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In a ramble through an old library, we lately came across a little volume of · Divine Fancies' by FRANCIS QUARLES. He is an author who has fallen into undeserved disrepute. Living in an age of vitiated taste, he but followed the example set him by his contemporaries, as to the peculiar style of writing in which he indulged ; and we are at a loss to understand why he should have been so completely neglected by subsequent writers, especially at the present day, when so much care and labor are bestowed on the editing of all the authors of olden time. His name is now almost forgotten, and although much that is worthless has perished with him, yet there are undoubtedly many gems to be found among his productions, which deserve a more fortunate fate. This little book also possesses interest as being an excellent specimen of the style prevalent in those days, when the extravagance of the Elizabethan Euphuism had moderated, and James the First had made it fashionable to mistake pedantry for wit. We confess that we are no great admirer of the poets of that age, with the exception of Milton. Cowley is forced and unnatural, and Donne mistakes ingenuity and harshness for wit and vigor. Sir John Suckling was a poet well worth them all; and while we deplore his license, and regret his carelessness, we feel that had he lived in more propitious times, when wit was restrained by decorum, and rival bards rendered exertion necessary, he would have achieved an enviable name in English literature. His date was, however, rather subsequent to the one which now occupies us, and nature was then beginning to escape from the trammels im. posed upon her by preceding writers.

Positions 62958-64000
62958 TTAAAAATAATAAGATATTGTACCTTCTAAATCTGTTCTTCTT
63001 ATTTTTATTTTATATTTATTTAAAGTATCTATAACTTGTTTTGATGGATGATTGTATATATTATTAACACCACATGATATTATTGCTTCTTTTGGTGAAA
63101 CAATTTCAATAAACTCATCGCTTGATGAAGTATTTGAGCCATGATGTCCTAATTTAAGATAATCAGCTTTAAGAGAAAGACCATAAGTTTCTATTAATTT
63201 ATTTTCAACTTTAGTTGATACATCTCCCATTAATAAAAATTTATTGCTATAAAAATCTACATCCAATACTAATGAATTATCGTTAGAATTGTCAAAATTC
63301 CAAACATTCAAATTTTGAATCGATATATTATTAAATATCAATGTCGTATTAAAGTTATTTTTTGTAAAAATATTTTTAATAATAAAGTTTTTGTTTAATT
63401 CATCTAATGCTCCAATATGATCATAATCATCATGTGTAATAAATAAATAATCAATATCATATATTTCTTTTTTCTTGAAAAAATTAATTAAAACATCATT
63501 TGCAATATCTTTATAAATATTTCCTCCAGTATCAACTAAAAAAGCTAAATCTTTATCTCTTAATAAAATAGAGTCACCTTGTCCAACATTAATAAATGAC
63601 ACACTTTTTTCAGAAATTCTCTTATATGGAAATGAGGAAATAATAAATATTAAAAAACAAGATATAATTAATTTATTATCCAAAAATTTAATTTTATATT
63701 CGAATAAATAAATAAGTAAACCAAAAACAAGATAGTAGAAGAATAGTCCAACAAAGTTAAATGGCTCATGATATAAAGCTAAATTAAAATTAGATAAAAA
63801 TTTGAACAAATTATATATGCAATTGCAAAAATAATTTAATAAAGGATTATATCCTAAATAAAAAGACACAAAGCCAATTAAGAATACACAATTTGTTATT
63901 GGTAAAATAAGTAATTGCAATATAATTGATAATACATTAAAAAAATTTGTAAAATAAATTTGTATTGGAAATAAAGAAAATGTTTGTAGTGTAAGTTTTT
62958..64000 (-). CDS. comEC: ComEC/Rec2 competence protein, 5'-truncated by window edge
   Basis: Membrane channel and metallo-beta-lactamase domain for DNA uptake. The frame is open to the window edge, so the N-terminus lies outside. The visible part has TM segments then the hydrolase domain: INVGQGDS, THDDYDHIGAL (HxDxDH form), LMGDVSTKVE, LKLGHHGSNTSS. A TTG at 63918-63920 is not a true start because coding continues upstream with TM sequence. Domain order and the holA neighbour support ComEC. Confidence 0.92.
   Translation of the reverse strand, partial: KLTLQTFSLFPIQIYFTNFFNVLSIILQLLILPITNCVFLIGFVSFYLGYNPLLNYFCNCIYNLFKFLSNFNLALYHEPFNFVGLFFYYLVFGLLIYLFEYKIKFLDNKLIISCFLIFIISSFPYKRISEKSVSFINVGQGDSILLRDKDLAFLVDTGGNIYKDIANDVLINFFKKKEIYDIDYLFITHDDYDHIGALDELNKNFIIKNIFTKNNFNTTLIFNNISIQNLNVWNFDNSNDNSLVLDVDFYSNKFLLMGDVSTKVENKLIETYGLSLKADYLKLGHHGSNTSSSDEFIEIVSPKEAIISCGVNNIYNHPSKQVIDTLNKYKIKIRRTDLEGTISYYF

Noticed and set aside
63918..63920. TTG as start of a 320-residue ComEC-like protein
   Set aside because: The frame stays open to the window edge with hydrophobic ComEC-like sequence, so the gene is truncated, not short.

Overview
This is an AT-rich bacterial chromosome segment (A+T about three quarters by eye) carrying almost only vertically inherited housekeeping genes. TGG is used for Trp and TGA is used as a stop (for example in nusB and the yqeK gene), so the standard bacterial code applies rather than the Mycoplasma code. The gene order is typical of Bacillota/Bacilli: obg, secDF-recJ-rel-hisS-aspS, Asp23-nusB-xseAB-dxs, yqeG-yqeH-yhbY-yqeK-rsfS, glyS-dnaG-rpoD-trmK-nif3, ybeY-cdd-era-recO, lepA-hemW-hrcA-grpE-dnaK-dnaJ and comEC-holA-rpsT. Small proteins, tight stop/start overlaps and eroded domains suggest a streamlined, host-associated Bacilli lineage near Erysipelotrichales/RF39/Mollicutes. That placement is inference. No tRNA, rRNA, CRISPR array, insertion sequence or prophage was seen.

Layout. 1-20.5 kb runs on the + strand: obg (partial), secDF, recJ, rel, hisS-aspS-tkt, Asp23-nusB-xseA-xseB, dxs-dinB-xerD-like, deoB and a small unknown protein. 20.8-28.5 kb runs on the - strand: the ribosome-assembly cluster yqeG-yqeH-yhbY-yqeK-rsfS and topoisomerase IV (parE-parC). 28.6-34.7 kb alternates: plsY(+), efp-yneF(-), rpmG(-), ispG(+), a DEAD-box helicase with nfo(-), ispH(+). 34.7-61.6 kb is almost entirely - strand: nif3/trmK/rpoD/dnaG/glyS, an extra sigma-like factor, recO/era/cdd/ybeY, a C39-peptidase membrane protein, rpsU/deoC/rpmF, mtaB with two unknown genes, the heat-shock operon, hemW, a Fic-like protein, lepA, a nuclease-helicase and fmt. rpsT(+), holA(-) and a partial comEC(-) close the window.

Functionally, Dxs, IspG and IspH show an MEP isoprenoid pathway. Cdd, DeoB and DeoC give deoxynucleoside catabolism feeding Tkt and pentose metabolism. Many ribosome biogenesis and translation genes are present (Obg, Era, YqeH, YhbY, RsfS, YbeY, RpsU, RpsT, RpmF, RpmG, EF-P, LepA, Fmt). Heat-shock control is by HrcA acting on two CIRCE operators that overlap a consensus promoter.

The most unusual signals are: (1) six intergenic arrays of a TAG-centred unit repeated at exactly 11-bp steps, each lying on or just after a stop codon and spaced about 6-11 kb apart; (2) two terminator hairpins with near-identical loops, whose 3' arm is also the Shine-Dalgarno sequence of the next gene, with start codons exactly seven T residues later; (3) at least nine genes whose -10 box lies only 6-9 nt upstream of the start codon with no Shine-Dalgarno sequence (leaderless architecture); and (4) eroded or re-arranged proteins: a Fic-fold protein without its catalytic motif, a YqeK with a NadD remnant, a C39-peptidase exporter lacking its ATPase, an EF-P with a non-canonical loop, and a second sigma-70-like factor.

Quarles was a person of some consideration in his day. Attached to the court of the unfortunate Queen of Bohemia, and then following

**DIVINE FANCIES; digested into Epigrams, Meditations, and Observations. By FRA. QUARLES. London : Printed by G. D. for RICHARD MARRIOT, and are to be sold by WILLIAM SHEARES, at the sign of the Bible, in St. Paul's Churchyard : 1652.' VOL. XXIV.

64

Archbishop Usher to Ireland, he was a witness and a partaker of those extraordinary vicissitudes which, no doubt by teaching him the uncertainty of earthly affairs, gave to his writings the religious spirit with which they are imbued.